Is the D7 LED ON, under all conditions? If it goes out, it means the pass transistor is starved for current, and the output then falls. If you have a pass transistor with a Beta of 100, a 360mA load means the current source must provide 3.6mA. But note that this is close to what it can do with R19 (Fig. 1) at 249Ω. You may need to drop this resistor down some, if you really need 360mA of output. Note: there was a discussion on this very topic, on page 11 of the original article, under the topic “Change of Current Source Resistor” (i.e, R19). The upshot here is that the older R19 value of 100Ω provided for more current, so I suggested that Anton lower this resistor value, to see if it fixed the voltage dropping under heavy load. He later reported back changing R19 to 160Ω (just for test), and it worked correctly with the 360mA load.
I was glad that he got it working OK, and pointed out should drop that R19 value down some (if he does in fact need 360mA). I left that for him to determine. If you need much less current, then leave the value as it is.
The moral of the story is that the circuit is robust, but it does have fixed limits. So, if you find the output dropping unexpectedly, check the load current carefully, both on board and external.
Thanks for the report, Anton!
This was a great article and I actually built a test circuit based on Figure 16a in part 2 of the article. However, I wanted to use the source for a mosfet in a headphone amp circuit. The circuit is designed to operate the mosfet at 150 mA. I used a more robust transistor in place of the pn2222a. It worked just fine and I was able to dial in 150 mA of current. However, I don’t have the test equipment to measure performance. I’m curious if anyone has tried to get more current out of this circuit and what type of performance resulted.
Over the next few days, we will be changing the Blog pages and the hosting service for WaltJung.org. While we are sure things will work out in the end, there may be some temporary interruptions to email, and possibly some web pages. Please bear with us, and thanks!
As of PM of July 18th, we are now running under a new installation of WordPress, with all new web hosting. Fingers crossed!
Further update, July 24th: We did have some hickups with web hosting, which is now resolved.
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An additional (important) note. Due to comment SPAM, comments are now available to just registered users. Send an email to register (new contact page).
In The Audio Amateur issue 2 of 1981, two Dynaco ST150 amp modification articles appeared. One was titled ‘The ST-150-BJ-1 A Boak-Jung Modification of the Dynaco Stereo 150 Amplifier’, and it was authored by Pat Amer. This article was on the general ST150 modification process, and it included both circuit upgrades and a set of power regulation mods. The specific power mods were developed by Jim Boak, who also wrote a related article, titled ‘Power Modifications for the ST-150-BJ-1‘. This second article is definitely Dyna ST150 oriented, but Jim also wrote a more general version, within The Audio Amateur issue 1 of 1980, titled ‘A Family of Power Amplifier Regulated Power Supplies‘.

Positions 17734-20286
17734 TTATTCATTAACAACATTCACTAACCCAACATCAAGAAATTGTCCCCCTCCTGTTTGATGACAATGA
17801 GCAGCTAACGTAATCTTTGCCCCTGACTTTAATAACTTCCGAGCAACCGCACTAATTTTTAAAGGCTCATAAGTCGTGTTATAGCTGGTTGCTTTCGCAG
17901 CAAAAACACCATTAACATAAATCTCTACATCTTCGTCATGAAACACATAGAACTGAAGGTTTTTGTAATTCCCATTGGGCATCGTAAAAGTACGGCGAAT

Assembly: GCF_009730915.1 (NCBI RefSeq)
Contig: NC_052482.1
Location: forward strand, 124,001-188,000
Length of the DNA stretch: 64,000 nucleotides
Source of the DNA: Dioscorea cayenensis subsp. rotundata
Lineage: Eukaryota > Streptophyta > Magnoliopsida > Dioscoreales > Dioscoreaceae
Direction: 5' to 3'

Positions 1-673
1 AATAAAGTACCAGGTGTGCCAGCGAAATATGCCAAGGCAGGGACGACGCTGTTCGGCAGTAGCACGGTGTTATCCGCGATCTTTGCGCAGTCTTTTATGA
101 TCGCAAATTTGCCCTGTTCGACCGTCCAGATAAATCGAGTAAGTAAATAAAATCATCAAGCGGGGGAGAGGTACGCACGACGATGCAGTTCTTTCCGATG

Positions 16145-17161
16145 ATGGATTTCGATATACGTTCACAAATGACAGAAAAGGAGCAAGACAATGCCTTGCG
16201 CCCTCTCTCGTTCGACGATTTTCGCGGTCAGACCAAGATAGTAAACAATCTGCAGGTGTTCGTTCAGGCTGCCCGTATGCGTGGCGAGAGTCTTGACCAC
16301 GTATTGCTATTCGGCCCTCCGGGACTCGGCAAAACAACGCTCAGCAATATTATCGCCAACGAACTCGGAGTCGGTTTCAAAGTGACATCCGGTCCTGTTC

Not only do the articles describe a useful mod path for the Dyna ST150, but they are still generally applicable within almost any power amp, especially the power mods. Many thanks to Pat and Jim for their help in making these articles available.
We are happy to be able to make these three articles once more available, under the category of Guest Contributions. And, it is also a pleasure to renew contact with both Pat and Jim, after 30-plus years!
We are very pleased to be able to have available here in PDF format Mike Sulzer’s classic articles from The Audio Amateur, issues 2/1980 and 1/1981. These two articles are: A High Quality Power Supply Regulator for Operational Amplifier Preamplifiers (published in TAA issue 2/80), and Regulators Revisited (published in TAA issue 1/81). A ZIPfile package of these two articles is available, for fastest downloads.
These two articles are unquestionably classic mileposts among DIY audiophiles, and essentially started the serious development of quality regulation as an integral part of higher performance audio schemes.
Our sincere thanks go to Guest Contribution author Mike Sulzer for responding to the initial request from Waltsblog reader Nikolaos Baxevanakis, and making these articles available. So, enjoy the articles Nikolaos!
Of course, we hope that many other readers (and re-readers) may also do so.
Chris Paul asked a question on an old NE570/571 gain control application, causing some digging on my part to resurrect the 1977 Ham Radio article. The results are posted as the most recent By Request entry (right).
Back in Audio Amateur issue 1 of 1980 David M. White Jr. published a very worthwhile system tool project, titled A Dynamic Range and Clipping Indicator. With a full instruction set including PCB layout, parts list, and a detailed schematic, this design uses an LED array for display of dynamic signal peaks.
Dave recently upgraded the original hardware, as part of a complete system restoration. He has retired to a new home, and is now busy on the listening room and upgrading his home-built electrostatic arrays along with the associated complex crossover and drivers. As for the Clipping Indicator, he has indicated that all parts are still available, but today’s modern LEDs should provide longer lifetimes than did the old parts. Thanks for sharing a useful design with us once again, Dave!